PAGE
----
That's what you'll say about the third time a college student wakes up and has to relive a ghoulish death.
The film is "Happy Death Day" and, no, it's not a darker "Groundhog Day."
Utilizing the same “I’ll learn something” philosophy that Bill Murray’s comedy plied, it shows what happens when that student (Jessica Rothe) discovers she doesn’t die after a masked killer borrows concepts from a half-dozen horror films.
Each time she meets her end, she wakes up – in the bed of a one-night stand (Israel Broussard) whom she readily insists is beneath her sorority standard.
As she lives to die another day she gains more information about her murderer and, with a little luck, can solve the mystery.
Plenty of suspects are lurking – she has a lukewarm attachment to her dad, a hate/hate relationship with her sorority president, a disdain for her roommate and a questionable kinship to her professor. Stray students also have potential, to be on the list.
Director Christopher Landon looks for laughs more than screams and gets a Sarah Michelle Gellar performance out of Rothe, who seems ready for a sitcom.
She does the walk of shame repeatedly, grows to like Broussard and manages to die in the most unusual ways.
Naturally, lights are off in most rooms, hallways are long and all kinds of weapons (including shards of glass) are waiting to do our heroine in.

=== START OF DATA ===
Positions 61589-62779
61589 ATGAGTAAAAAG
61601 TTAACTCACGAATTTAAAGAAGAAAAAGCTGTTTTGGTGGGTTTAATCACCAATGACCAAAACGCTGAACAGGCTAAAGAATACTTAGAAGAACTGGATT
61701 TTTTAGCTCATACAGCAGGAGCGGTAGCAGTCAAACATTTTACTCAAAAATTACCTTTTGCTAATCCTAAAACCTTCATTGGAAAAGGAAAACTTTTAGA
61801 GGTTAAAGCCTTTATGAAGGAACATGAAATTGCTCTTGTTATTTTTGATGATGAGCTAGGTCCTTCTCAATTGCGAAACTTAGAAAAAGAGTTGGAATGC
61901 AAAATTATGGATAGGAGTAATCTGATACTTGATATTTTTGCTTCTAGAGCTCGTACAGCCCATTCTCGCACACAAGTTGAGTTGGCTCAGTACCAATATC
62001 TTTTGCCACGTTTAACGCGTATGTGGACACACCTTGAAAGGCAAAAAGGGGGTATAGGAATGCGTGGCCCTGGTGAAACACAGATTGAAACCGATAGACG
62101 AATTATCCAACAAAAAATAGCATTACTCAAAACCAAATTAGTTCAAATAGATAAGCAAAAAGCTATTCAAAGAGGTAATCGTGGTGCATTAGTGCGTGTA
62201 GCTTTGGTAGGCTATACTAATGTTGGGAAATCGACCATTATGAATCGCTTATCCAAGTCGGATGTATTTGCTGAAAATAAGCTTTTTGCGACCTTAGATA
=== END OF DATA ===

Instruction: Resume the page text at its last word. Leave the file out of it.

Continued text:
While “Happy Death Day” doesn’t seem long, it is more repetitive than it needs to be.
Broussard is underused, too. He’s a likable kid who could be the next big-screen boyfriend if producers saw how good he was at letting the female star take the spotlight.
Obviously aimed at an early teen crowd (it’s only PG-13), “Happy Death Day” doesn’t stray from stereotypes. It even turns a dark hospital into the horror equivalent of an Old West town, where a showdown is inevitable.
In no time at all, Rothe becomes an expert marksman, a hatchet wielder and a master with a shard of glass. She’s Jamie Lee Curtis and every other horror heroine trying to escape the wrath of a killer.
A red herring is here, too, suggesting every death has a serial killer in tow.
“Happy Death Day” is clearly made for the hit-and-run market. Unlike Landon’s “Paranormal Activity” series, this can get old rather quickly.